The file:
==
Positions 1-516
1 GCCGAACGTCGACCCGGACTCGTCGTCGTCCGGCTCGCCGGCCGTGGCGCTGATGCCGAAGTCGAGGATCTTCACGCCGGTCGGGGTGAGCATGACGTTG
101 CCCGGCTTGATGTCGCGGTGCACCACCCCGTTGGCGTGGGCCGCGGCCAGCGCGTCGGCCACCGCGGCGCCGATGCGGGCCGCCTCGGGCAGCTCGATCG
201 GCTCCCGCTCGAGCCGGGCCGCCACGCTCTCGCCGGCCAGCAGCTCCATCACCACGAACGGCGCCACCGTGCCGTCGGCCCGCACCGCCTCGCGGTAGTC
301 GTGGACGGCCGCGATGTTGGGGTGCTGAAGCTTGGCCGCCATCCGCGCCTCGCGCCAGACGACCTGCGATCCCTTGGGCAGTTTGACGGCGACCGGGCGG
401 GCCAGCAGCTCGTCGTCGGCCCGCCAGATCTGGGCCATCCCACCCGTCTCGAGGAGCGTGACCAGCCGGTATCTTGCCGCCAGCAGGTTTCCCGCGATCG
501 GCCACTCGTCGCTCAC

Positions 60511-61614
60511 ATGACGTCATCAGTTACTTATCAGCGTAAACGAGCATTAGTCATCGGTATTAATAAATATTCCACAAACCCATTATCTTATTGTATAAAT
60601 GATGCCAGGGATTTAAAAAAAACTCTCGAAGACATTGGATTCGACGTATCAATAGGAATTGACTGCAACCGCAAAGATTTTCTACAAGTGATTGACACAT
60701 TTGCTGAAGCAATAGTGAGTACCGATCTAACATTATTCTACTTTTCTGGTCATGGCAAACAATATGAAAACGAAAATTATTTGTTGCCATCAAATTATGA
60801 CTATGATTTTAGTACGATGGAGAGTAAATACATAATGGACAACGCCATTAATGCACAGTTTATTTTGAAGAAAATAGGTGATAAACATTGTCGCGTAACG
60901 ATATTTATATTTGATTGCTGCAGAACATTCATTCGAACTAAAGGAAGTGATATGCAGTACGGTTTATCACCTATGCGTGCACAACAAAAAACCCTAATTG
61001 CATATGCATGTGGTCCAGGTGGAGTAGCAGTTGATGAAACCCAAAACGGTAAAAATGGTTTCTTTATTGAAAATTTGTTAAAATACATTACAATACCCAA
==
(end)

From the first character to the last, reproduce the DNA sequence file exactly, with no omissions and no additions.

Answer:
Positions 1-516
1 GCCGAACGTCGACCCGGACTCGTCGTCGTCCGGCTCGCCGGCCGTGGCGCTGATGCCGAAGTCGAGGATCTTCACGCCGGTCGGGGTGAGCATGACGTTG
101 CCCGGCTTGATGTCGCGGTGCACCACCCCGTTGGCGTGGGCCGCGGCCAGCGCGTCGGCCACCGCGGCGCCGATGCGGGCCGCCTCGGGCAGCTCGATCG
201 GCTCCCGCTCGAGCCGGGCCGCCACGCTCTCGCCGGCCAGCAGCTCCATCACCACGAACGGCGCCACCGTGCCGTCGGCCCGCACCGCCTCGCGGTAGTC
301 GTGGACGGCCGCGATGTTGGGGTGCTGAAGCTTGGCCGCCATCCGCGCCTCGCGCCAGACGACCTGCGATCCCTTGGGCAGTTTGACGGCGACCGGGCGG
401 GCCAGCAGCTCGTCGTCGGCCCGCCAGATCTGGGCCATCCCACCCGTCTCGAGGAGCGTGACCAGCCGGTATCTTGCCGCCAGCAGGTTTCCCGCGATCG
501 GCCACTCGTCGCTCAC

Positions 60511-61614
60511 ATGACGTCATCAGTTACTTATCAGCGTAAACGAGCATTAGTCATCGGTATTAATAAATATTCCACAAACCCATTATCTTATTGTATAAAT
60601 GATGCCAGGGATTTAAAAAAAACTCTCGAAGACATTGGATTCGACGTATCAATAGGAATTGACTGCAACCGCAAAGATTTTCTACAAGTGATTGACACAT
60701 TTGCTGAAGCAATAGTGAGTACCGATCTAACATTATTCTACTTTTCTGGTCATGGCAAACAATATGAAAACGAAAATTATTTGTTGCCATCAAATTATGA
60801 CTATGATTTTAGTACGATGGAGAGTAAATACATAATGGACAACGCCATTAATGCACAGTTTATTTTGAAGAAAATAGGTGATAAACATTGTCGCGTAACG
60901 ATATTTATATTTGATTGCTGCAGAACATTCATTCGAACTAAAGGAAGTGATATGCAGTACGGTTTATCACCTATGCGTGCACAACAAAAAACCCTAATTG
61001 CATATGCATGTGGTCCAGGTGGAGTAGCAGTTGATGAAACCCAAAACGGTAAAAATGGTTTCTTTATTGAAAATTTGTTAAAATACATTACAATACCCAA